There may be good reasons for such a policy change, who knows.
But to spell such defensive, yet ambitious goals out so explicitly in advance is certainly a novelty in Finnish EU-policy.
If the memorandum becomes government policy, Finland risks painting itself into a corner from where it may be difficult to have much influence. Such a position known in advance, other eurozone countries with different ideas may not have much interest in listening to what arguments Finland may have.
And if they do, they still might find it easier just to bypass Finland altogether. Just as happened to Denmark in the 1980s and 1990s.
But as in all of my assessments, I am sure to be proven wrong by events.
The Finnish Social Democratic Party (SDP) has just lost the parliamentary elections.
It received its worst result in the party’s history, a mere 16.5 % of votes cast. The equally poor showing of the Left Alliance (7.1 %), a party left from SDP, is hardly a consolation.
The political left has never been as weak as this in the political history of modern Finland. The winner of the elections, the Centre Party, has alone more seats in parliament than the left combined.
The ultimate irony is that the roots of the Centre Party, a successor party of a progressive, social reformist Agrarian League, are in a Finland, that as a society does not even exist any more.
While the rural Finland of the Agrarian League ceased to exist long ago, the political party remains, and will form the next government. Its successful transformation begun already in the 1960s, when Finns moved away from the countryside into towns.
Not only did the Finns start to work in new professions, they also began to think differently. The Centre Party was quick to adapt to the new circumstances, and with the help of its older traditions of social progressivism to embrace and attract also the new, post-1960s urbanite liberals.
While the SDP right now, a week after its historic defeat at the polls, seems to be sliding towards an internal tug of war (to put it mildly), the Centre Party should be its inspiration and role model.
If a party rooted in a society that no longer exists can win an election hands down, this should be good news for the party strategists of the left. If Finland’s agrarian society is long gone, so is the industrial Finland where SDP for more than a century so successfully garnered its electoral support.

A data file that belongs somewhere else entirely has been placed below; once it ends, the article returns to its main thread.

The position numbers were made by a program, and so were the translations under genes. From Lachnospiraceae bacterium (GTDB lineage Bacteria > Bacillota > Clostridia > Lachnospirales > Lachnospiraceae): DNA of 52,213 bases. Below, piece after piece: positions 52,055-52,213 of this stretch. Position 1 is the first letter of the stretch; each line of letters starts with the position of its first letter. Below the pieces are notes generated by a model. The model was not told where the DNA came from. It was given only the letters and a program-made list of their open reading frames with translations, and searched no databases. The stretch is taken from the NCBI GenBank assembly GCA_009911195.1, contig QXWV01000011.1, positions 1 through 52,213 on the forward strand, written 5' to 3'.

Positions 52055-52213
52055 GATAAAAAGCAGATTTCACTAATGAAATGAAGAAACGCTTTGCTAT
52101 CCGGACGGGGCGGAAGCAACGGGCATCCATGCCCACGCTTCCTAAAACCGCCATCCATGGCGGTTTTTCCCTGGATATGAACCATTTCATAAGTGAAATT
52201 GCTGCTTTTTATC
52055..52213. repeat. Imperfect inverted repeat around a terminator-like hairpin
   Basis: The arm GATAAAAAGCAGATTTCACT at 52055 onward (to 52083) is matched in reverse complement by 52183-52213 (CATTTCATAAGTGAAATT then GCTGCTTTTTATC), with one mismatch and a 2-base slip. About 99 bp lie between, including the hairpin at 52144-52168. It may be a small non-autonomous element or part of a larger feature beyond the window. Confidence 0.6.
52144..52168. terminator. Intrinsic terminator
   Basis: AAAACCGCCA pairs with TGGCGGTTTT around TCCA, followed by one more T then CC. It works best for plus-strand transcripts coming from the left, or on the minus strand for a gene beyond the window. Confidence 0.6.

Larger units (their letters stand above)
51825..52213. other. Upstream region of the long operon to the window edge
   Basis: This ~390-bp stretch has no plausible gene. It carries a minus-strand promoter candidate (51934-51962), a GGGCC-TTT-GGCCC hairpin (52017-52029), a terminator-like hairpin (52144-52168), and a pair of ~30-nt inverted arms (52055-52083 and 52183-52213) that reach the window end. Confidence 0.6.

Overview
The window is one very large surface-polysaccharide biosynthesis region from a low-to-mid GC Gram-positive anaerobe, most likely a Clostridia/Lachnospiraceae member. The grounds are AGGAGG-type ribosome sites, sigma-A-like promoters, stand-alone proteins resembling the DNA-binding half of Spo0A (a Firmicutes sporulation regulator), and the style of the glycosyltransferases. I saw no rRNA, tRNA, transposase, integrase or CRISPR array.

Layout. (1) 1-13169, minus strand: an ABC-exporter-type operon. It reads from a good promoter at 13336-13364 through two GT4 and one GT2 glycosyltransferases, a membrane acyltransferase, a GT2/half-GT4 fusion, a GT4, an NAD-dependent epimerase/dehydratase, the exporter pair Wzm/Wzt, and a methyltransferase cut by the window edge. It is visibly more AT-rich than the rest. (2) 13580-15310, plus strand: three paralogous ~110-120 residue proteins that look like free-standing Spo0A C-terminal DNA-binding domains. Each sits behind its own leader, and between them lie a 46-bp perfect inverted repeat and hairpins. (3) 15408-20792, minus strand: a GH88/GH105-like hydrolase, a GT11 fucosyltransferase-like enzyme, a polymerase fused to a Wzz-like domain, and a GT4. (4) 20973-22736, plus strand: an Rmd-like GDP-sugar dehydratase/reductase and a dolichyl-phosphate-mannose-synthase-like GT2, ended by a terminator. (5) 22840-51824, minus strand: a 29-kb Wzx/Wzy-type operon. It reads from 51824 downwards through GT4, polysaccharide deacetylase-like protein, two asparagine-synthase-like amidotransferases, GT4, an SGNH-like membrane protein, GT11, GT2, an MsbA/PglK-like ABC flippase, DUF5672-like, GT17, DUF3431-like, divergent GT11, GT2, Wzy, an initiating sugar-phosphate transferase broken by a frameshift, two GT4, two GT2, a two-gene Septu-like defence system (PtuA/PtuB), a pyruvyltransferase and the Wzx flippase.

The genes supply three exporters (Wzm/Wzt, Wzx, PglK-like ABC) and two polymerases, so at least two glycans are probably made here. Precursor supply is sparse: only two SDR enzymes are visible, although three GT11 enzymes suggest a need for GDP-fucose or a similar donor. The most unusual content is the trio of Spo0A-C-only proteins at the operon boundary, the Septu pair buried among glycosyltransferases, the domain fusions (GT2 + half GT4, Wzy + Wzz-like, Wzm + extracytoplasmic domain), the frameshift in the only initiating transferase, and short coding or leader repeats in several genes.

Alas, this does not appear to be the party leadership’s conclusion. They hark back to SDP’s roots. That is, into a time and space, that is no more, and never will be. And what remains, is slowly, but irrevocably vanishing.
Finland’s political left should be able to remake itself just as its more successful competitor has done. To mould itself to changing societal circumstances and address the needs of the people who live in these circumstances.
Some of the younger generation in the left have grasped it, but they are still far away from power. And not many of them are heavy-built men with backgrounds in the industrial trades.
Neither will their future voters be. That is why they, while keeping to the left, should look at the centre.
Visiting the National Museum of Contemporary History in Ljubljana, Slovenia’s capital city. A pretty, pink baroque building in Tivoli Park. Originally the home of a count who lived there in the 18th century.
Opened as museum in 1955, first with the name Museum of National Liberation, and in 1962 renamed the Museum of the People’s Revolution. Again renamed Museum of Contemporary History in 1994, following Slovenia’s independence, and in 2003 re-re-renamed the National Museum of Contemporary History.
Somehow an old Soviet joke came to mind: “The future is known. It’s the past that keeps changing”.
A fine, small museum. A collection of items and memories of a nation, that inhabit a country that looks and feels like an affordable version of Switzerland.
Except that it isn’t. In the peace of the museum is contained almost unfathomable suffering, violence, and terror. The horrors of Europe’s grim twentieth century, that for too many was just nasty, brutish and short.
An assasinated king (1934) who looked sad even when he was alive. Two world wars, strangers’ armies, internal divisions, and mutual reprisals in the 1940s. Hundreds of thousands of lives lost.
Marshal Tito in a white uniform wearing a huge wrist watch. Just like the training computers our youthful leaders sport today.
The relative calm and emerging consumerism of modernising Yugoslavia. Advertisements in a socialist economy. The ingredients of future Yugo-nostalgia.
What about the 1990s?
Independence, entry into the United Nations. Several prime ministers and heads of state, one with whom I shook hands just a couple of nights before and conversed over a glass of champagne.
On display an Ericsson GSM (cell) phone representing the nation’s new connection to Europe.
Downstairs a temporary exhibition of daily life during World War I. Austro-Hungarian uniforms and bullet pierced helmets reminding of the nation’s previous connections to Europe.